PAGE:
2011 reflections

It’s time to leave this blog for a while. As I planned when I started just over one year ago, this has been a place for me to gather together my thoughts about education, libraries and digital literacies. A space to save links to interesting articles and connect with my personal learning network. As I hoped it would, it expanded to include the liberal arts generally, the internet and social media, content curation and even some book art. It’s moved along with the issues of the year and my field. It’s been a great place for intellectual exercise and reflection.

James Bradley says it all beautifully in his post a new type of conversation

It’s also been a source of stress! There’s so much information out there and my ‘read it later’ list of bookmarks was always weighing heavily on my mind. The blog is a cumbersome tool when compared with some of the more immediate content curation tools out there. It’s a dilemma of sorts. The blog provides a space to muse and reflect, ‘scoopit’ might provide a more efficient way to store and share all of those great articles in a more timely way. Carr and Shirky are battling it out in my head!

So it’s time for a rest. Maybe I’ll come back or perhaps I’ll try something new in 2012.

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brainpickings: maria popova

There’s no better example of curation done as as well as Maria Popova does it on her site BrainPickings

Brain Pickings is a human-powered discovery engine for interestingness, culling and curating cross-disciplinary curiosity-quenchers, and separating the signal from the noise to bring you things you didn’t know you were interested in until you are.

In order for us to truly create and contribute to the world, we have to be able to connect countless dots, to cross-pollinate ideas from a wealth of disciplines, to combine and recombine these ideas and build new ideas

I’ve collected some great interview transcripts and video with maria below

The art of curation: an interview with Maria Popova from BrainPickings

Networked knowledge and combinatorial creativity

Accessibility vs. access: how the rhetoric of ‘rare’ is changing in the age of information abundance

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more on curation

So we think we know what curation is. We’re all talking about it as if we do. We’re all looking for effective and efficient ways of managing information overload. Steve Wheeler provides a good overview in Taming the tide: digital content curation. We all subscribe to Shirky’s ‘It isn’t information overload, it is filter failure.’ But there are different forms of content curation. Romain Goday identifies 5 different approaches

1. The expert approach – ‘curators.’ Where a subject or industry specialist curates in a customised way for a specific target audience. (We library people seem to like using scoop.it as our preferred tool for this).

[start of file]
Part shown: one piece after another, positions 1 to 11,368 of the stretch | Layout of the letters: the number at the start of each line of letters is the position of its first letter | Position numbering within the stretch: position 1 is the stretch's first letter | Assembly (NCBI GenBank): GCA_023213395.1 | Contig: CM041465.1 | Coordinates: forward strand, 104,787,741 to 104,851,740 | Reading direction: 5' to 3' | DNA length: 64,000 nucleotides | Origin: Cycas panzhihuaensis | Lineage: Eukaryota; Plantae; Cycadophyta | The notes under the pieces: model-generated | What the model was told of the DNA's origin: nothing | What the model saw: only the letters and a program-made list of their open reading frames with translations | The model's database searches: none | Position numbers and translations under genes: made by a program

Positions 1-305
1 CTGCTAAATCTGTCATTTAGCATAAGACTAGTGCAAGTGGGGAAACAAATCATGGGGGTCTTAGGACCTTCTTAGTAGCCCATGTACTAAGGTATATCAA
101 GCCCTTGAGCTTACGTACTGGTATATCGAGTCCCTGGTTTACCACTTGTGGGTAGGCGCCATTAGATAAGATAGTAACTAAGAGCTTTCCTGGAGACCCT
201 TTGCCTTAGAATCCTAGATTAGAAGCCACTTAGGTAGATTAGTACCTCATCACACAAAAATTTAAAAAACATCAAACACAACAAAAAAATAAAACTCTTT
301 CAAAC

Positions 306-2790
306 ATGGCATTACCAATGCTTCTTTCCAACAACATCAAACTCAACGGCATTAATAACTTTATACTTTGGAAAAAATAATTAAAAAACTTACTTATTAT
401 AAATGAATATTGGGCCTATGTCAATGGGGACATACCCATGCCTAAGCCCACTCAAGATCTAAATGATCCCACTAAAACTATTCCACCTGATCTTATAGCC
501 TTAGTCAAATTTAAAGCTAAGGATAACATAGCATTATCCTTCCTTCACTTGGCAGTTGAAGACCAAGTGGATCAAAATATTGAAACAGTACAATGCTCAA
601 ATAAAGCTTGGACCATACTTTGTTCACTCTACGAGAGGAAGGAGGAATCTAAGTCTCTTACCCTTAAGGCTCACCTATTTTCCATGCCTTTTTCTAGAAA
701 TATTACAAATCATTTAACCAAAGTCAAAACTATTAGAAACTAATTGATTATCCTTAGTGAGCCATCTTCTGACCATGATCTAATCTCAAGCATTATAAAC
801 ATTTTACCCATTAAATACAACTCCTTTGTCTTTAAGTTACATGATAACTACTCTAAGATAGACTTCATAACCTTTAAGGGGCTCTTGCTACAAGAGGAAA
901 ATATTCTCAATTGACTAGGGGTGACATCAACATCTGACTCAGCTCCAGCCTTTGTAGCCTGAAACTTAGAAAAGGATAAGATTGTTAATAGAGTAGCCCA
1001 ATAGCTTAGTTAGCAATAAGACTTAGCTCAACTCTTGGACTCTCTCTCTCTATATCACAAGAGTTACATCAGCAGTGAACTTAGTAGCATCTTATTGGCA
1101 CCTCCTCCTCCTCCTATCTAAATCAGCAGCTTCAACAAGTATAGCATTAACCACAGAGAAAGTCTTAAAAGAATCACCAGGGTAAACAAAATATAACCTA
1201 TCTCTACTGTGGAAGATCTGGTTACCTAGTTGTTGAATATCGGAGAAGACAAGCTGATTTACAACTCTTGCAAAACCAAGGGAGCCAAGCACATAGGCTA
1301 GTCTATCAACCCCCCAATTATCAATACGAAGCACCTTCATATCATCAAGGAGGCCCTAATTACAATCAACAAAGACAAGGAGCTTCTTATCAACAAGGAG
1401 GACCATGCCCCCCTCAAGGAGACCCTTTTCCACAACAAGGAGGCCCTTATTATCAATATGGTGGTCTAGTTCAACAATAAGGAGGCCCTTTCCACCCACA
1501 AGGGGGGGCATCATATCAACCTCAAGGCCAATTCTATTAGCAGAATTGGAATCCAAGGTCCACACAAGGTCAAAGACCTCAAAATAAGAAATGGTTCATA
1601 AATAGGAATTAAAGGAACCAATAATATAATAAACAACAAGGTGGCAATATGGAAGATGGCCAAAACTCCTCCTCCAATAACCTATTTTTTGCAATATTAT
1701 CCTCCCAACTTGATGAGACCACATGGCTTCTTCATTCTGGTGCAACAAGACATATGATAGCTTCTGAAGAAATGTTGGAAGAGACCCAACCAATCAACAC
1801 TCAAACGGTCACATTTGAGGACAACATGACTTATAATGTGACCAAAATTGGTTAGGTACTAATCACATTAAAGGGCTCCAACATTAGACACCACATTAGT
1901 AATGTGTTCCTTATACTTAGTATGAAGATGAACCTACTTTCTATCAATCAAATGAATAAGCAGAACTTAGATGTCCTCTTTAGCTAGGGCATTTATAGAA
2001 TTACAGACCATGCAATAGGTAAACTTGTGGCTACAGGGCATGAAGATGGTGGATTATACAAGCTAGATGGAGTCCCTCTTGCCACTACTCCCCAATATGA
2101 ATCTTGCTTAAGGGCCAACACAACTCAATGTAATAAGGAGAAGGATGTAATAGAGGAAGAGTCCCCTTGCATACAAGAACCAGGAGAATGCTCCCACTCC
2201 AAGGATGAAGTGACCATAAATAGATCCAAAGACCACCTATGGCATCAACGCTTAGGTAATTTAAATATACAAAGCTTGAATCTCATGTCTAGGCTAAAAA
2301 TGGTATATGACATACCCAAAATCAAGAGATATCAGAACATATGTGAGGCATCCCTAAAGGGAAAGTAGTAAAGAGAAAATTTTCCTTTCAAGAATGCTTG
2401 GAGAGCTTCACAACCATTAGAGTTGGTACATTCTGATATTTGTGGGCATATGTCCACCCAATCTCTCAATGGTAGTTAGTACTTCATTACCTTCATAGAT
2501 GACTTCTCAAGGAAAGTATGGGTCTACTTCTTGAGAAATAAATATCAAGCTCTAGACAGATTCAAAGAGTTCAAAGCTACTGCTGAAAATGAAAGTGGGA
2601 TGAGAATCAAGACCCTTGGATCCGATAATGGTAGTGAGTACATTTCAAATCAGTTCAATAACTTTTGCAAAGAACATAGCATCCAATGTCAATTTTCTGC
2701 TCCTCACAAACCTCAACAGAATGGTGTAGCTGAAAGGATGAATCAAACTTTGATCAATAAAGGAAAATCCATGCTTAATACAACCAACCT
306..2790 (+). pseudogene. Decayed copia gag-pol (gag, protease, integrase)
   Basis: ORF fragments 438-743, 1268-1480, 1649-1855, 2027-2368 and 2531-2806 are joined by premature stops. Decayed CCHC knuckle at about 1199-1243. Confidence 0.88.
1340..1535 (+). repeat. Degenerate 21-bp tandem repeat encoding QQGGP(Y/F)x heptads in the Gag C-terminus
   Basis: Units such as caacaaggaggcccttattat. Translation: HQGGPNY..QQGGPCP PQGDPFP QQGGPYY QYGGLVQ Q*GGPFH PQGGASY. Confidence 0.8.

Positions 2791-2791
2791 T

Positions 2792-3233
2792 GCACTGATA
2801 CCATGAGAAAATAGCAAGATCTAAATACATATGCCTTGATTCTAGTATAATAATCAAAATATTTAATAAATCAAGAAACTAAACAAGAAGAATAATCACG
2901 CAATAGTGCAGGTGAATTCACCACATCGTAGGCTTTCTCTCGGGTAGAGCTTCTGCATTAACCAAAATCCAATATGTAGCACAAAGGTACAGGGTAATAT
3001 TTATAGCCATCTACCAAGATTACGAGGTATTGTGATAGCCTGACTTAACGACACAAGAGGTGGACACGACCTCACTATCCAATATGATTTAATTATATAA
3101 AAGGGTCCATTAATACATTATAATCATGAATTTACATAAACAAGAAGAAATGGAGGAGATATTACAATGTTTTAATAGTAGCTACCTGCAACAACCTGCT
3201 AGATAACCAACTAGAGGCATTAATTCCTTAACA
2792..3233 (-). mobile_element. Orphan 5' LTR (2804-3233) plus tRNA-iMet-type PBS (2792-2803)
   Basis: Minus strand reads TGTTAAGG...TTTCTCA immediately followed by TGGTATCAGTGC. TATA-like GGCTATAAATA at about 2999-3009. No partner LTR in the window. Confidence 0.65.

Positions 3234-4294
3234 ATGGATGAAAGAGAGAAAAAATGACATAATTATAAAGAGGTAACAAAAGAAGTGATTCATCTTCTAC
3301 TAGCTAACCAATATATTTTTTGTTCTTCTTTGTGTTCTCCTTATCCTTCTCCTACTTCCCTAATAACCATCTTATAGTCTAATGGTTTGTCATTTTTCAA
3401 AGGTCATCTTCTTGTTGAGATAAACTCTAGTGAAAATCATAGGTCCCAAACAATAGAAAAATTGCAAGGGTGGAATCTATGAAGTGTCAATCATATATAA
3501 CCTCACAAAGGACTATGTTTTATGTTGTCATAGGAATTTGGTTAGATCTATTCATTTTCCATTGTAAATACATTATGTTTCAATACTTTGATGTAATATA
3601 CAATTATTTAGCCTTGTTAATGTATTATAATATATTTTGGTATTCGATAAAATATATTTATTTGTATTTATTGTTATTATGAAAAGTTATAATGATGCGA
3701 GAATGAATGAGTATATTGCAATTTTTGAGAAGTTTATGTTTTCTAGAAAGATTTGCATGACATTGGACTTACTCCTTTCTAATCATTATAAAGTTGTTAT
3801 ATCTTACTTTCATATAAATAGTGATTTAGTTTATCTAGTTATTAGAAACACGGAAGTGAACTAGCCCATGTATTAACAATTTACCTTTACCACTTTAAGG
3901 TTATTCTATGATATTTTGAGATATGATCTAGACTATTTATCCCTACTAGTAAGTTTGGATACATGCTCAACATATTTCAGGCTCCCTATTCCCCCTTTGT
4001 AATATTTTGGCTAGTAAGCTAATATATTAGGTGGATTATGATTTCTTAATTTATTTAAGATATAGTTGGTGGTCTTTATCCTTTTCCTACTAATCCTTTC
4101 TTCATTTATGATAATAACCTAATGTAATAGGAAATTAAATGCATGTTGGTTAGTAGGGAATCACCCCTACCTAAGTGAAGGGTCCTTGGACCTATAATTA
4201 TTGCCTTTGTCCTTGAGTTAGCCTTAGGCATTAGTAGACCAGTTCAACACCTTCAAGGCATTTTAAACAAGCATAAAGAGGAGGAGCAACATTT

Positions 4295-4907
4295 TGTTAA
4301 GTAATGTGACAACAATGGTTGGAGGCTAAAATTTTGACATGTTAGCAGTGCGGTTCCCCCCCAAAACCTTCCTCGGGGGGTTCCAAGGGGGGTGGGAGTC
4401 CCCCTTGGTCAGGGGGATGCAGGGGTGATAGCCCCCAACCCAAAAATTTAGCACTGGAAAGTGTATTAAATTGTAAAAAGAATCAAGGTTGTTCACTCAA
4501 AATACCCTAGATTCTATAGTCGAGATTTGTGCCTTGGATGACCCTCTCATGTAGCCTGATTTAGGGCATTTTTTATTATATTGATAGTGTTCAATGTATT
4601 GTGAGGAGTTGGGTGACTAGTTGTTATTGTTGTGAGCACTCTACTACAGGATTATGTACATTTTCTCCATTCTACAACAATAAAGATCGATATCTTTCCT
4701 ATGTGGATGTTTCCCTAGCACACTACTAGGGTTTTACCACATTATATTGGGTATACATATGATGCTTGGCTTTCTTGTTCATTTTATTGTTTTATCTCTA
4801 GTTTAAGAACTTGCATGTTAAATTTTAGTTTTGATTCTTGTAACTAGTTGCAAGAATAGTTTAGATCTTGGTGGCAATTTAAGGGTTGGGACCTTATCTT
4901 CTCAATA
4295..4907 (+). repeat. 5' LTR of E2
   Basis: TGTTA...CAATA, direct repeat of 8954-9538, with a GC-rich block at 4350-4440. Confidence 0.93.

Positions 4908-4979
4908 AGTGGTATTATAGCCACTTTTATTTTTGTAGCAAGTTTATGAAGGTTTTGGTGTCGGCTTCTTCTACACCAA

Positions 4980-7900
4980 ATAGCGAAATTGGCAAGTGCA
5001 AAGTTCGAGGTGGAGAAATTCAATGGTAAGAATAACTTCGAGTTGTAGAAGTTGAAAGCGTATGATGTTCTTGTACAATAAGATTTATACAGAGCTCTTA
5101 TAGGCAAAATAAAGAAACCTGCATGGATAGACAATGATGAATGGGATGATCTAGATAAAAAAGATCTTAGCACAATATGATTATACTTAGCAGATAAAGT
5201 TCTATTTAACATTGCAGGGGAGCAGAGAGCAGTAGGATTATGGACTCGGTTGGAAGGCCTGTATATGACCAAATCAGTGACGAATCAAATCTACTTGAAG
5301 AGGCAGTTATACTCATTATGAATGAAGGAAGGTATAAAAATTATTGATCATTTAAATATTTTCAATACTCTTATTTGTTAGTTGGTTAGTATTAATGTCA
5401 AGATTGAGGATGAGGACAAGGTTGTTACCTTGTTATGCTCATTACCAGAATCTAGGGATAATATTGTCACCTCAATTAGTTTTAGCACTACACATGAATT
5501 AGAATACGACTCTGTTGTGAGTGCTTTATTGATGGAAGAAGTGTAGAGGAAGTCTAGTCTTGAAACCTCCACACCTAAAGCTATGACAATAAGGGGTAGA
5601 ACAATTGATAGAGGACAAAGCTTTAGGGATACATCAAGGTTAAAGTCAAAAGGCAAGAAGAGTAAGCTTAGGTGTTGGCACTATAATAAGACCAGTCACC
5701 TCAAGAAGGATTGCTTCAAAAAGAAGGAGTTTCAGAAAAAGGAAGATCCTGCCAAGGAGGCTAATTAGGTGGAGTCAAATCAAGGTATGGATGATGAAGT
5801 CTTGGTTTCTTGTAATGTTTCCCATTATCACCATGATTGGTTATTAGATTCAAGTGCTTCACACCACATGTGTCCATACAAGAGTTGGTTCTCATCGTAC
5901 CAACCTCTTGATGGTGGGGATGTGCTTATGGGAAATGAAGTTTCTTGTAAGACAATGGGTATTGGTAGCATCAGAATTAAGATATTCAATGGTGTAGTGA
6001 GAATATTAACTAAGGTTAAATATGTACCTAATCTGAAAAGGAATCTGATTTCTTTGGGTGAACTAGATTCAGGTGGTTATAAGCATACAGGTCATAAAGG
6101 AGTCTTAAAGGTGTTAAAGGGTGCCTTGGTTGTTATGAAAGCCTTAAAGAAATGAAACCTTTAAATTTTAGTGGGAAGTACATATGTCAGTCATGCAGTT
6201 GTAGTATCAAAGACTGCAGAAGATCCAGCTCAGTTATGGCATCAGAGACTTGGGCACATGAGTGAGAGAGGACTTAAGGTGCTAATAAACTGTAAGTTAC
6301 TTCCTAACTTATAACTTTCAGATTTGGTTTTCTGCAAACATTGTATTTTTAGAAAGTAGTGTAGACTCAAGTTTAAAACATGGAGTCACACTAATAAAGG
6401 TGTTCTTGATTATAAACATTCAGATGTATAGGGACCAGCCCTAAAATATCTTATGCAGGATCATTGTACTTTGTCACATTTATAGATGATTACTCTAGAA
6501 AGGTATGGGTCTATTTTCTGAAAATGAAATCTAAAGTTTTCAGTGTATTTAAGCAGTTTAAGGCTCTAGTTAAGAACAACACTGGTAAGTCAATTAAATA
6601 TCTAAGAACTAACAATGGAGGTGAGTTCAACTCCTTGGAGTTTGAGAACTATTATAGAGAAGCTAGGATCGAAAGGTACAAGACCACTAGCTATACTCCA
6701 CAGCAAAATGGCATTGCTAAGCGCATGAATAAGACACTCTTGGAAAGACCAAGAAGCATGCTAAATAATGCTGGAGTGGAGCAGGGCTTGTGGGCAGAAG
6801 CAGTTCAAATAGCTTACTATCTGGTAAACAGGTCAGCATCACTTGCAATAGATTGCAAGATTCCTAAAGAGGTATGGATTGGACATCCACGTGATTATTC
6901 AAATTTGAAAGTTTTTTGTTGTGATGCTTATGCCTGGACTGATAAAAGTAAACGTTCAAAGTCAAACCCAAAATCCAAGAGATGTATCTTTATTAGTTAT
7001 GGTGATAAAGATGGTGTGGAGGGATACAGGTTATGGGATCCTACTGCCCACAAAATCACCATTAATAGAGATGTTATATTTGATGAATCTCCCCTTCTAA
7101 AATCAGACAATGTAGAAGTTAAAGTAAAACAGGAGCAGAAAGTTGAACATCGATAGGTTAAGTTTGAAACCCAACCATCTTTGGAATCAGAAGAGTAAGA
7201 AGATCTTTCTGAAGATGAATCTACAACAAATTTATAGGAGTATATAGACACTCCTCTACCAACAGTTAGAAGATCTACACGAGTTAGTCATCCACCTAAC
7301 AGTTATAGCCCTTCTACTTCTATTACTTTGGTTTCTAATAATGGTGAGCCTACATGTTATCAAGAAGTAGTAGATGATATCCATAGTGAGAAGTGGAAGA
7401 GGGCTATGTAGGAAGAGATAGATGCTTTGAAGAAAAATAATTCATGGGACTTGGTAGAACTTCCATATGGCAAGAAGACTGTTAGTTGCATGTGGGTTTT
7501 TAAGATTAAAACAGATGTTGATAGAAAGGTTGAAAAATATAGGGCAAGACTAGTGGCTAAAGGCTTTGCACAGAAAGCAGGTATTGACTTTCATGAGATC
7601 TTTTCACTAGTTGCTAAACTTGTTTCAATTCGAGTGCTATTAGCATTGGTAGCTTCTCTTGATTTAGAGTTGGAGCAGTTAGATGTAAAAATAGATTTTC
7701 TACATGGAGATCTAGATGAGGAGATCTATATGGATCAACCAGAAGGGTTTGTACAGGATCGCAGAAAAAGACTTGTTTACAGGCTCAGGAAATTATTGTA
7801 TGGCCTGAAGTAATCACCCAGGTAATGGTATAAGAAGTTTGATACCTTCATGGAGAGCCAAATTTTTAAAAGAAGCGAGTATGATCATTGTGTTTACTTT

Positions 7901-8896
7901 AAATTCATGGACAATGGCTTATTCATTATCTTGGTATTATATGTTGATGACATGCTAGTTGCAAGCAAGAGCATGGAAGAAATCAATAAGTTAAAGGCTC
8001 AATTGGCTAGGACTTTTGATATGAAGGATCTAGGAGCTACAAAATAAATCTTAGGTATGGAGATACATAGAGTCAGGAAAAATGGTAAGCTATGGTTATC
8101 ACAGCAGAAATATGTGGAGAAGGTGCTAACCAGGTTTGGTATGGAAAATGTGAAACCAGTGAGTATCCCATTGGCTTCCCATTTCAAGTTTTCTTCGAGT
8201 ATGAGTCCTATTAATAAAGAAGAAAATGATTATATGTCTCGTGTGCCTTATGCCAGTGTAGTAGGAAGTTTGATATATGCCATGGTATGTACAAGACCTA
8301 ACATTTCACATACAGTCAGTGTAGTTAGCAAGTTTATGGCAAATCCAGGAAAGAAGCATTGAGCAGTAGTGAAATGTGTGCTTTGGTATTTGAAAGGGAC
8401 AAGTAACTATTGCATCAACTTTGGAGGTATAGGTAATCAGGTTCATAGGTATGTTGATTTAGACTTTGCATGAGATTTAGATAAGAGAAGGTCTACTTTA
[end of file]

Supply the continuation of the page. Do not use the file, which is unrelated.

2. The crowd approach – ‘popularity’ ranking. Where the number of ‘shares’ and ‘likes’ and tweets determine the relevance of an item. This one is open to manipulation though.

3. The user-behaviour approach – ‘personalisation.’ Montoring online browsing behaviour over time  and filtering results lists accordingly

4. Relationships approach – ‘social graph’ using tools like twitter and facebook to filter what a user and his/her connections share as ‘trusted’ and relevant information

5. Patterns approach – ’emergence’ new systems are being developed to recognise patterns emerging over the web

Most of us appear to have a problem with the aggregator model. Much has been written about the pitfalls of the automated approach where our browsing patterns return us only more of the same and never anything new or challenging. Machines using algorithms, no matter how sophisticated are unable to provide context and meaning. As Jeff Turner writes in Curation as story: the importance of human filters the best curation is ‘social curation’.

Have I told a story, or have I simply collected a bunch of links? Good content curation uses the human filter to add value. Good curators know their subject and are able to see patterns emerging in the story. They are able to provide meaning and context.

In Content curation: are you a fire hose or a focussing lens? (really the title says it all!) Beth Kanter quotes Seth Godin

…either be better at pump and dump than anyone else, get your numbers into the millions, outmass those that choose to use mass and always dance at the edge of spam (in which the number of those you offend or turn off forever keep increasing)… or relentlessly focus. Prune your message and your list and build a reputation that’s worth owning and an audience that cares. Only one of these strategies builds an asset of value.

As I’ve mentioned in previous posts, in our library and teaching roles we’ve been curating forever – in practice if not in name (well I like to think so, those of us who are doing our job properly at least). As Joyce Seitzinger demonstrated in her Converge11 presentation, we do this in our course design phase and our delivery and facilitation. In ‘What sort of curator are you?’ Joyce identifies the hoarders who collect everything indiscriminately, don’t organise, don’t share and risk ‘bloat’. We’ve all worked with one of those. We’ve also worked with the selfish ‘scrooge’ and the colleague that shares all sorts of rubbish all of the time.

If you want to be able to curate well then you have to have a focus. Define your topic or field, set the parameters. Be strict with yourself and exercise some discipline. You can’t curate everything out there – your job is to find the best that’s out there, give it context and meaning and be alert for the patterns that are constantly emerging. Then share it!